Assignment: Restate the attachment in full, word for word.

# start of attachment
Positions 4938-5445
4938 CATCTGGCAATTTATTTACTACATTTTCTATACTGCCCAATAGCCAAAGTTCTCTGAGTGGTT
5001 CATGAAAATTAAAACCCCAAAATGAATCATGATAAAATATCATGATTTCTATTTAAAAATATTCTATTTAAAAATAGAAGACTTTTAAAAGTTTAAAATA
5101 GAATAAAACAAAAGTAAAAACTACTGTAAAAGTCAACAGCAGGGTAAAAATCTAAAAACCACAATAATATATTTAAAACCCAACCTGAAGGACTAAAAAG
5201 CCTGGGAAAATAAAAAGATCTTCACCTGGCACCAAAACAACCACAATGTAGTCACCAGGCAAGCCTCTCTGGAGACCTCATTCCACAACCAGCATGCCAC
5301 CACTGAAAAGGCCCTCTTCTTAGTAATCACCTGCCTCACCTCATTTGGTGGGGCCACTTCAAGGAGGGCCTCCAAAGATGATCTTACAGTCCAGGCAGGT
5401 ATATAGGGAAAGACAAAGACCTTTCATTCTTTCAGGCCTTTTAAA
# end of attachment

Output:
Positions 4938-5445
4938 CATCTGGCAATTTATTTACTACATTTTCTATACTGCCCAATAGCCAAAGTTCTCTGAGTGGTT
5001 CATGAAAATTAAAACCCCAAAATGAATCATGATAAAATATCATGATTTCTATTTAAAAATATTCTATTTAAAAATAGAAGACTTTTAAAAGTTTAAAATA
5101 GAATAAAACAAAAGTAAAAACTACTGTAAAAGTCAACAGCAGGGTAAAAATCTAAAAACCACAATAATATATTTAAAACCCAACCTGAAGGACTAAAAAG
5201 CCTGGGAAAATAAAAAGATCTTCACCTGGCACCAAAACAACCACAATGTAGTCACCAGGCAAGCCTCTCTGGAGACCTCATTCCACAACCAGCATGCCAC
5301 CACTGAAAAGGCCCTCTTCTTAGTAATCACCTGCCTCACCTCATTTGGTGGGGCCACTTCAAGGAGGGCCTCCAAAGATGATCTTACAGTCCAGGCAGGT
5401 ATATAGGGAAAGACAAAGACCTTTCATTCTTTCAGGCCTTTTAAA